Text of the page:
Michal Morey

Michal Morey was a woodcutter who lived at Sullens, near Downend on the Isle of Wight. He was executed in Winchester and gibbeted on the Isle of Wight in 1737 for the murder of his orphaned grandson, James Dove, who was in the care of Morey and his wife Beth. It is said that, in order to destroy evidence of Dover's murder, he burnt his cottage. The road is now known as "Burnthouse Lane" and the woods as "Burnthouse Woods".

Death of James Dove

James Dove of Morrison's Newport, aged 14, went missing shortly after coming into a small legacy and was last seen going to the woods with his grandfather. Michal Morey absconded for several days and a warrant was issued for his arrest. He was apprehended towards the end of July 1736 and held in Winchester awaiting trial.

Three months later, the dismembered and decomposed remains of James Dove were found in the woods. They were in two leather bags, together with a billhook and bloodied gloves. Identification was made from the victim's clothes.[1]

Trial and execution

Morey was tried at Winchester Assize in March 1737. The evidence was circumstantial. Morey, being inarticulate and taciturn by nature, pleaded not guilty and presented a poor defence. He was sentenced to death and hanged an hour after the trial at Winchester public gallows. His body was then taken to the scene of his crime and hung in chains from a gibbet erected in his home parish of Arreton.

The gibbet was built at a cost of six pounds and five shillings by local wheelwright, John Phillips. It was positioned on a Bronze Age barrow (since known as Michal Morey's Hump[2]) near a crossroads on Gallows Hill at the end of Burnthouse Lane.

Legacy

The gibbet-post now forms a prominent roof beam, over 22 feet in length, in the original tap room of the nearby Hare and Hounds tavern, with the date 1737 carved on it. Beneath, in a glass box, is exhibited a skull said to have been unearthed in 1933 and formerly supposed to be that of Morey. Research has subsequently identified it as belonging to a Bronze Age woman who died in her late teens,[1] as stated on an accompanying notice.

The following rhyme was popular with local children for many years and is displayed, along with contemporary accounts painted in black letters, at intervals around the Hare And Hounds.

Michal Morey is dead.
For chopping off his grandson's head.
He is hung on Arreton Down.
For rooks and ravens to peck down.[2]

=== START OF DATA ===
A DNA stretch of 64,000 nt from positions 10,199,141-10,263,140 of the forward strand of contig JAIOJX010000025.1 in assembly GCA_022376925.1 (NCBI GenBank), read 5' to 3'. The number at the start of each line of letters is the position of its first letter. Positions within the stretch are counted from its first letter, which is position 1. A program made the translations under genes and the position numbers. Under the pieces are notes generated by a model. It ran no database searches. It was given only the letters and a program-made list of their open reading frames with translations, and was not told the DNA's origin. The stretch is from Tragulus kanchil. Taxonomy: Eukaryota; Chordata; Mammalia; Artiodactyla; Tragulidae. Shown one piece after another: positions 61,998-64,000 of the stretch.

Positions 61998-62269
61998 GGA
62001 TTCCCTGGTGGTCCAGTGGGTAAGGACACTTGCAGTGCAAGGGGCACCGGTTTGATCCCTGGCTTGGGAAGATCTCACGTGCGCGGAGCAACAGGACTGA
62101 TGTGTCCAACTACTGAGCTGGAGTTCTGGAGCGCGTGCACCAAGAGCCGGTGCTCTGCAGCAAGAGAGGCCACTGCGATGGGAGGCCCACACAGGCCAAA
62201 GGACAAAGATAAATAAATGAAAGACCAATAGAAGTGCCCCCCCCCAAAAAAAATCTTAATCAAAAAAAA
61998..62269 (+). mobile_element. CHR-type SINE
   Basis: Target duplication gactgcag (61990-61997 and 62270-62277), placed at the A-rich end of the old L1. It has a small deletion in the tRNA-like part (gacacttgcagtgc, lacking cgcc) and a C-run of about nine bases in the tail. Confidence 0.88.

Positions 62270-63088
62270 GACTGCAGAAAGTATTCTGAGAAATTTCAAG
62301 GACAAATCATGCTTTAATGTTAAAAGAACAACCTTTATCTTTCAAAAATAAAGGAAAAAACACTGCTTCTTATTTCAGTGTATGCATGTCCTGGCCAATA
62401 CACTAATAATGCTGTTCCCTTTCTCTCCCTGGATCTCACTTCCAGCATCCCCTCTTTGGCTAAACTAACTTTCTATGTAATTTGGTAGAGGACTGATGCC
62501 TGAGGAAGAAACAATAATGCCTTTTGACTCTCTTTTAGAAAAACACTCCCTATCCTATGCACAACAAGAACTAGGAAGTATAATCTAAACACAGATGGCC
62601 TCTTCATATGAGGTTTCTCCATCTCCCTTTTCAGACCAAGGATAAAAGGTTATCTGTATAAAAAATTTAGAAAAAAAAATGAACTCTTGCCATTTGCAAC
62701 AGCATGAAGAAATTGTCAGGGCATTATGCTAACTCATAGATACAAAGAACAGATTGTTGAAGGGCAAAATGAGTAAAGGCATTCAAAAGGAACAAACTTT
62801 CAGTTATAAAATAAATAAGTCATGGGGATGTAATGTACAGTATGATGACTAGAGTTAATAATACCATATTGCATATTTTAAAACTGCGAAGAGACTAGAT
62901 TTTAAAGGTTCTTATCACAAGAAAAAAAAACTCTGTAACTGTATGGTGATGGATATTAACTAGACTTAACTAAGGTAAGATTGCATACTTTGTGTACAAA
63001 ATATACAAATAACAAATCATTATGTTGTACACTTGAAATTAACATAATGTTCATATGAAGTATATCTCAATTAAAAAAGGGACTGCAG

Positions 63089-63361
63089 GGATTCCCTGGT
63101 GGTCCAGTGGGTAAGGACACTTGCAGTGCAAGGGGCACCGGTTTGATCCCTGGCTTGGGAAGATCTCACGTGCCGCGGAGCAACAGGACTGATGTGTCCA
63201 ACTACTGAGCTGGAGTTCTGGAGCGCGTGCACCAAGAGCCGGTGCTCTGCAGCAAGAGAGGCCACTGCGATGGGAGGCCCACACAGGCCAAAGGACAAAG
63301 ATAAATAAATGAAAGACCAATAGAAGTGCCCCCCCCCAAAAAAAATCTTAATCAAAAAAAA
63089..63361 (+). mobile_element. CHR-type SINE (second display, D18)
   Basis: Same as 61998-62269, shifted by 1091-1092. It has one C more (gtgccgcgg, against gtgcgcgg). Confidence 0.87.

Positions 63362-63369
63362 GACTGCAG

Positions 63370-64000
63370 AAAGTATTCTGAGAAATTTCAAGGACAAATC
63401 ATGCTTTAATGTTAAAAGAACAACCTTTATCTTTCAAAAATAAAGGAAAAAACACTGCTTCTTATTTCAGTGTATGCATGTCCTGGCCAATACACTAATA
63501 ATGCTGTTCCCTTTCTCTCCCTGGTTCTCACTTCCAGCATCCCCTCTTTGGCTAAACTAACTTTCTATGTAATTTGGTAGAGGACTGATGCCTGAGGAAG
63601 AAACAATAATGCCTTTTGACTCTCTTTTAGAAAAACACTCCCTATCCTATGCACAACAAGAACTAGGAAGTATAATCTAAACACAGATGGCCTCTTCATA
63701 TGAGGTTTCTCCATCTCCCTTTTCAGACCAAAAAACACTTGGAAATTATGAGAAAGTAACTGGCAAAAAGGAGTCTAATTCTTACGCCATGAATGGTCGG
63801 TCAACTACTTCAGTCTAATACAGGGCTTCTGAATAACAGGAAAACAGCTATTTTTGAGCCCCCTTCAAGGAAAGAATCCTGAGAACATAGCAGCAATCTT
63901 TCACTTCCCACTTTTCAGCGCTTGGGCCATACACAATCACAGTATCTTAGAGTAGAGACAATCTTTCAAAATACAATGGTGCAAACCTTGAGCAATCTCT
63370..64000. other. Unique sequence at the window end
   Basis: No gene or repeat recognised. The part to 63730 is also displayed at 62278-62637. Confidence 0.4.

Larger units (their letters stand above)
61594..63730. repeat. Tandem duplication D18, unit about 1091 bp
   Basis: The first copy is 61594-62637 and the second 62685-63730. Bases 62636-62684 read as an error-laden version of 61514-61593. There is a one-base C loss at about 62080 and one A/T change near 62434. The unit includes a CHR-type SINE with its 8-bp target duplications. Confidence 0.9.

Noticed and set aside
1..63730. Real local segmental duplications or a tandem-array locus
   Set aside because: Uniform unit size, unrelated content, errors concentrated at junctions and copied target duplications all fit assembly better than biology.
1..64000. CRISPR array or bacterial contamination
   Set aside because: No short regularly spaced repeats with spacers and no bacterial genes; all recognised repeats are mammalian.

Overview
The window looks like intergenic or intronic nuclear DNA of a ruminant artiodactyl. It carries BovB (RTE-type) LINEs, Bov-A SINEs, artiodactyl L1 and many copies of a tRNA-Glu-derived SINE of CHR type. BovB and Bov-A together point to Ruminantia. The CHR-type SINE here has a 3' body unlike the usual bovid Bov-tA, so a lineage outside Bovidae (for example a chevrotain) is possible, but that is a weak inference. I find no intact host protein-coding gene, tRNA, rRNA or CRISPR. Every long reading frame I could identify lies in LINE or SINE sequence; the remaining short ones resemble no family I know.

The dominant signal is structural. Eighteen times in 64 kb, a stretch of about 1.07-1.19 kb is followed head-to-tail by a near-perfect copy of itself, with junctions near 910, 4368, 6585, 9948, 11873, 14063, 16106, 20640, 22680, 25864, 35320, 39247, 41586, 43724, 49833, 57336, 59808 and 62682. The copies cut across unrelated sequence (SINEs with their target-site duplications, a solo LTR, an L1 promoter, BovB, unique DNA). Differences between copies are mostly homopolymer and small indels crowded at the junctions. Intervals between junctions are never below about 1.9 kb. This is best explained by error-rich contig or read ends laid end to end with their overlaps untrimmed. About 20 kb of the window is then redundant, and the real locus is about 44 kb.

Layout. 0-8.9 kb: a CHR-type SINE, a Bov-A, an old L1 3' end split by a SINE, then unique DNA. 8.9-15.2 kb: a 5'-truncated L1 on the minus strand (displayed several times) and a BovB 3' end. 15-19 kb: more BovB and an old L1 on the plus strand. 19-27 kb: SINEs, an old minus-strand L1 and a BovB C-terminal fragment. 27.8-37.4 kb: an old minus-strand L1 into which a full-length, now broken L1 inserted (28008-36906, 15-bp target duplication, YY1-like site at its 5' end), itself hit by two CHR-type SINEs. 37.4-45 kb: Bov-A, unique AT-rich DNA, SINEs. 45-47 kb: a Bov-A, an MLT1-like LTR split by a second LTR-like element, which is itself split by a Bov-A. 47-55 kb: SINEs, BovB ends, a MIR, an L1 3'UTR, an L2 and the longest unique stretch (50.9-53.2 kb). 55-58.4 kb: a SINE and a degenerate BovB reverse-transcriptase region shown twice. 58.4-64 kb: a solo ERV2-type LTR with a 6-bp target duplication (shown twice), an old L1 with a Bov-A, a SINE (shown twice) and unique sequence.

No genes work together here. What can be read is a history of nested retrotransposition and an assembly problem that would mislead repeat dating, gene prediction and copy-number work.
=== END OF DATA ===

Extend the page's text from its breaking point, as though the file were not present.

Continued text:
References

  1. ^ a b Michal Morey: The Legend of the Skull--Myth & Reality Archived 2013-05-05 at Archive.today at wightonline.co.uk
  2. ^ a b Michal Morey's Hump at Ridgeriders website

General references

  • Harriet J Kent: On Gallows Hill AuthorHouse, UK 2007. Fiction based on the Morey case.
  • Kenneth S Phillips: For Rooks and Ravens (The Execution of Michal Morey of Arreton in 1737) Isle of Wight County Council, Cultural Services Dept 1981. ISBN 0-906328-14-4
  • Sibley, Patricia: Discovering the Isle of Wight Hale, London 1977. ISBN 0-7091-6063-1

See also

Isle of Wight

The Isle of Wight (; also referred to informally as The Island or abbreviated to IoW) is a county and the largest and second-most populous island in England. It is in the English Channel, between 2 and 5 miles off the coast of Hampshire, separated by the Solent. The island has resorts that have been holiday destinations since Victorian times, and is known for its mild climate, coastal scenery, and verdant landscape of fields, downland and chines. The island is designated a UNESCO Biosphere Reserve.

The island has been home to the poets Swinburne and Tennyson and to Queen Victoria, who built her much-loved summer residence and final home Osborne House at East Cowes. It has a maritime and industrial tradition including boat-building, sail-making, the manufacture of flying boats, the hovercraft, and Britain's space rockets. The island hosts annual music festivals including the Isle of Wight Festival, which in 1970 was the largest rock music event ever held. It has well-conserved wildlife and some of the richest cliffs and quarries for dinosaur fossils in Europe.

The isle was owned by a Norman family until 1293 and was earlier a kingdom in its own right. In common with the Crown dependencies, the British Crown was then represented on the island by the Governor of the Isle of Wight until 1995. The island has played an important part in the defence of the ports of Southampton and Portsmouth, and been near the front-line of conflicts through the ages, including the Spanish Armada and the Battle of Britain. Rural for most of its history, its Victorian fashionability and the growing affordability of holidays led to significant urban development during the late 19th and early 20th centuries. Historically part of Hampshire, the island became a separate administrative county in 1890. It continued to share the Lord Lieutenant of Hampshire until 1974, when it was made its own ceremonial county. Apart from a shared police force, there is now no administrative link with Hampshire, although a combined local authority with Portsmouth and Southampton was considered, this is now unlikely to proceed.The quickest public transport link to the mainland is the hovercraft from Ryde to Southsea; three vehicle ferry and two catamaran services cross the Solent to Southampton, Lymington and Portsmouth.

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